• Do you get groggy or headachy part way through the day?
  • Do you have a lot of trouble staying cool – or keeping warm?
  • Do you have high blood sugars?

A “yes” to any one of these questions can mean you’re not getting enough water. Any of them could be lessened by taking in more fluids, especially if you think your intake hasn’t been up to snuff anyway.

However, don’t kid yourself – every one of these problems or complaints can also be caused by something other than dehydration – sometimes by something very serious. While you can feel safe prescribing “extra water” for yourself, if drinking more doesn’t solve the problem – or if it’s a problem that you have pretty much all the time, regardless of how much you drink — check it out with your physician.

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Revised: 11/2021

This resource is provided as a courtesy of Craig Hospital. For more information, contact the Craig Hospital Nurse Advice Line at 1-800-247-0257.

Disclaimer: The content in this document is intended for general informational purposes only and is not a substitute for professional medical advice or treatment for specific medical conditions. No professional relationship is implied or otherwise established by reading this document. You should not use this information to diagnose or treat a health problem or disease without consulting with a qualified healthcare provider. Many of the resources references are not affiliated with Craig Hospital. Craig Hospital assumes no liability for any third party material or for any action or inaction taken as a result of any content or any suggestions made in this document and should not be relied upon without independent investigation. The information on this page is a public service provided by Craig Hospital and in no way represents a recommendation or endorsement by Craig Hospital.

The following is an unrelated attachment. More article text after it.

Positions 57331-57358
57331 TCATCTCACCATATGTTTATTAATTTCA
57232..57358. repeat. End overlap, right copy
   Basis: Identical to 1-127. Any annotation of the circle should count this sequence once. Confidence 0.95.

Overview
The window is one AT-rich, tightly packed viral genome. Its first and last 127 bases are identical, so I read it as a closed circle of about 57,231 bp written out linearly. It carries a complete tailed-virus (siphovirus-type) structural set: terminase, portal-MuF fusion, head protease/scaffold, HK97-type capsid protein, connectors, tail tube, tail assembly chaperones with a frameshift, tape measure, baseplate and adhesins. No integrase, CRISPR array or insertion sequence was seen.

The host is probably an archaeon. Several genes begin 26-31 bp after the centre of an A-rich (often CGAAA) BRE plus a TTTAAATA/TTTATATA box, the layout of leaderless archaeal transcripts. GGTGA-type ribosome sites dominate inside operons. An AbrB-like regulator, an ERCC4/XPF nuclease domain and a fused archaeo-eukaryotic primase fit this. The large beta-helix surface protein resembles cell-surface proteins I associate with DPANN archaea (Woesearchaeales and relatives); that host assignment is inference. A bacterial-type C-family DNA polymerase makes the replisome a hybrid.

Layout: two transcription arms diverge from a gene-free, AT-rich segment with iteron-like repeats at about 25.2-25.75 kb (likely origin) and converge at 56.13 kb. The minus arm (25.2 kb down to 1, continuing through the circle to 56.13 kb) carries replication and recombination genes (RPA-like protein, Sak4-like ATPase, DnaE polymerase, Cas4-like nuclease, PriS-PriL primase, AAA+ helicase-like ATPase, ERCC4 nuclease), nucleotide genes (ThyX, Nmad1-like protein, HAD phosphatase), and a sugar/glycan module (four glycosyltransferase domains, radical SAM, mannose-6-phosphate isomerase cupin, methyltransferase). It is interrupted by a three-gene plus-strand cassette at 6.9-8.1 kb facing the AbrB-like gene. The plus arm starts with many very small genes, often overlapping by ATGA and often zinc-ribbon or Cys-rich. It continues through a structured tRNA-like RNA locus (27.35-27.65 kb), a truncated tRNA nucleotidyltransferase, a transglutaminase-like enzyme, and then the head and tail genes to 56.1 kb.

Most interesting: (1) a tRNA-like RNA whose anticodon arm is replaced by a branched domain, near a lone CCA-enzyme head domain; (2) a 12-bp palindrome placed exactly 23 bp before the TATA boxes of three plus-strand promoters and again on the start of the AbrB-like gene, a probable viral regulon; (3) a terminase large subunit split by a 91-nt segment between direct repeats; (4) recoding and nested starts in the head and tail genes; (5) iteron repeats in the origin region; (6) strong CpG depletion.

This brochure was prepared with funding from the U.S. Department of Education’s National Institute on Disability and Rehabilitation Research. The opinions contained in this publication are those of the grantee and do not necessarily reflect those of the US Department of Education.